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Throughout our 30 years of working with parents and babies, we have grown to appreciate the correlation between how well children thrive (emotionally and physically) and the style of parenting they receive.
"You're spoiling that baby!"
First-time parents Linda and Norm brought their four-month-old high-need baby, Heather, into my office for consultation because Heather had stopped growing. Heather had previously been a happy baby, thriving on a full dose of attachment parenting. She was carried many hours a day in a baby sling, her cries were given a prompt and nurturant response, she was breastfed on cue, and she was literally in physical touch with one of her parents most of the day. The whole family was thriving and this style of parenting was working for them. Well-meaning friends convinced these parents that they were spoiling their baby, that she was manipulating them, and that Heather would grow up to be a clingy, dependent child.
Parents lost trust
Like many first-time parents, Norm and Linda lost confidence in what they were doing and yielded to the peer pressure of adopting a more restrained and distant style of parenting. They let Heather cry herself to sleep, scheduled her feedings, and for fear of spoiling, they didn't carry her as much. Over the next two months Heather went from being happy and interactive to sad and withdrawn. Her weight leveled off, and she went from the top of the growth chart to the bottom. Heather was no longer thriving, and neither were her parents.
Baby lost trust
After two months of no growth, Heather was labeled by her doctor "failure to thrive" failure to thrive and was about to undergo an extensive medical workshop. When the parents consulted me, I diagnosed the shutdown syndrome. I explained that Heather had been thriving because of their responsive style of parenting. Because of their parenting, Heather had trusted that her needs would be met and her overall physiology had been organized. In thinking they were doing the best for their infant, these parents let themselves be persuaded into another style of parenting. They unknowingly pulled the attachment plug on Heather, and the connection that had caused her to thrive was gone. A sort of baby depression resulted, and her physiologic systems slowed down. I advised the parents to return to their previous high-touch, attachment style of parenting to carry her a lot, breastfeed her on cue, and respond sensitively to her cries by day and night. Within a month Heather was again thriving.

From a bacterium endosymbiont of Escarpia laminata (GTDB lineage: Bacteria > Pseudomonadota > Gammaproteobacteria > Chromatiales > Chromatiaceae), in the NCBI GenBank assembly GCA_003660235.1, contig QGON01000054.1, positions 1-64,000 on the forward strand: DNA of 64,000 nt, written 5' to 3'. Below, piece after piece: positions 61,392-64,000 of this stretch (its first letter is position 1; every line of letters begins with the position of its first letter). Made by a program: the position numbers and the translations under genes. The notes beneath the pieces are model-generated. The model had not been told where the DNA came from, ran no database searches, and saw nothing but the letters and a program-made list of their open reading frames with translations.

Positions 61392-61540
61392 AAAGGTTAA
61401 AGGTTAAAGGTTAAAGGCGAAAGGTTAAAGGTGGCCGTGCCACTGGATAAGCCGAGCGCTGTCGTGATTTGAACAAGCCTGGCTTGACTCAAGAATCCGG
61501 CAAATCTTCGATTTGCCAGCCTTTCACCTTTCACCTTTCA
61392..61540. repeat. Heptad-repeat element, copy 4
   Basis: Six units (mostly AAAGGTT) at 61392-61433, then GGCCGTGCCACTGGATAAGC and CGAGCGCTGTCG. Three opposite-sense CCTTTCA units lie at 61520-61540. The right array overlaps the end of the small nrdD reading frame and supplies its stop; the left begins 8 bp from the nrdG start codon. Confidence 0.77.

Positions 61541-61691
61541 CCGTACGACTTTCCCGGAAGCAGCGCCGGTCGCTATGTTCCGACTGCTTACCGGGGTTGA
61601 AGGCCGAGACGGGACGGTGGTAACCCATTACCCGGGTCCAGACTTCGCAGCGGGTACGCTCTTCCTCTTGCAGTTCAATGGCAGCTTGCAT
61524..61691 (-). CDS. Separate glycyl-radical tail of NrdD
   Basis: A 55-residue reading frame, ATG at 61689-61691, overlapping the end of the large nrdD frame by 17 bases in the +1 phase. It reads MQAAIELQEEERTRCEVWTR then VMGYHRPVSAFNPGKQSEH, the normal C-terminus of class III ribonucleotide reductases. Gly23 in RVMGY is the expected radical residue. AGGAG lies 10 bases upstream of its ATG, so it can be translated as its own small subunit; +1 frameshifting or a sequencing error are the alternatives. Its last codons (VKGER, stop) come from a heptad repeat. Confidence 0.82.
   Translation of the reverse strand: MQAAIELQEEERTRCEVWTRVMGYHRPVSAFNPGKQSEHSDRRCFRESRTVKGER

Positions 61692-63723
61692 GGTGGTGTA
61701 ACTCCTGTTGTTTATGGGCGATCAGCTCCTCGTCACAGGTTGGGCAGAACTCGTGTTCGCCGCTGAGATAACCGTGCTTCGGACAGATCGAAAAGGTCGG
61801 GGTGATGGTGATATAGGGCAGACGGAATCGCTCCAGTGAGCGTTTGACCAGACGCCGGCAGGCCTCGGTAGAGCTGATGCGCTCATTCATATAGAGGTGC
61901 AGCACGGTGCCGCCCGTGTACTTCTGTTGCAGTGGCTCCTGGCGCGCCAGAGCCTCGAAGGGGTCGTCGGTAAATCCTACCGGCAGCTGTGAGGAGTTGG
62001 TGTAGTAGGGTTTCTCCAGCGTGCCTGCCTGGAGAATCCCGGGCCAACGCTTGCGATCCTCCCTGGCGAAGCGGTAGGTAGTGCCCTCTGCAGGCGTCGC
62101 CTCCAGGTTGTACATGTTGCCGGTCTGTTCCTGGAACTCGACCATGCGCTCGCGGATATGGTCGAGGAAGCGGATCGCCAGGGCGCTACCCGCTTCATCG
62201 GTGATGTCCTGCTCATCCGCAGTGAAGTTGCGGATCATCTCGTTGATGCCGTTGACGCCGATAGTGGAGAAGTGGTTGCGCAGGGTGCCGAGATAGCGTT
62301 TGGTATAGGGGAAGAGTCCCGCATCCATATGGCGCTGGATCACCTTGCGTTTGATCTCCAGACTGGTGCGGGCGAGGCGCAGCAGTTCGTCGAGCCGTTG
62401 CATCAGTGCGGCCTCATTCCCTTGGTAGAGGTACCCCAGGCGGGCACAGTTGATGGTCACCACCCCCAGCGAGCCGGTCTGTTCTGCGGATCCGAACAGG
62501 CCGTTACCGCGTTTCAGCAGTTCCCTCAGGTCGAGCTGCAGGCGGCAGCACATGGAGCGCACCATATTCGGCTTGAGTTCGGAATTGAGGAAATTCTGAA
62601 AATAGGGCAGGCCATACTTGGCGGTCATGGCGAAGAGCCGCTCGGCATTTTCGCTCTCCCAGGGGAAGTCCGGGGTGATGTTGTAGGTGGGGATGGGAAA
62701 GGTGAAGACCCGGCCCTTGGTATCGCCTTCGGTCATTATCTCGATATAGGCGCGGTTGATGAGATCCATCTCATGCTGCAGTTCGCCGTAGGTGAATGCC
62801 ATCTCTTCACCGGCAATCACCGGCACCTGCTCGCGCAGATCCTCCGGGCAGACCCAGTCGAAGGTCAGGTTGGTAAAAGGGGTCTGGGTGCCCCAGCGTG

Babies thrive when nurtured
We believe every baby has a critical level of need for touch and nurturing in order to thrive. (Thriving means not just getting bigger, but growing to one's potential, physically and emotionally.) We believe that babies have the ability to teach their parents what level of parenting they need. It's up to the parents to listen, and it's up to professionals to support the parents' confidence and not undermine it by advising a more distant style of parenting, such as "let your baby cry it out" or "you've got to put him down more." Only the baby knows his or her level of need; and the parents are the ones that are best able to read their baby's language.
Babies who are "trained" not to express their needs may appear to be docile, compliant, or "good" babies. Yet these babies could be depressed babies who are shutting down the expression of their needs, and they may become children who don't ever speak up to get their needs met and eventually become the highest-need adults.
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WHAT ATTACHMENT PARENTING IS NOT
Attachment parenting is not a new style of parenting. Attachment parenting is one of the oldest ways of caring for babies. In fact, it's the way that parents for centuries have taken care of babies, until childcare advisors came on the scene and led parents to follow books instead of their babies. Picture your family on a deserted island and you've just delivered a baby. There are no books, advisors, or in-laws around to shower you with child baby- tending advice. The baby B's of attachment parenting would come naturally to you as they have other cultures who have centuries more child-rearing experience and tradition than all of us have.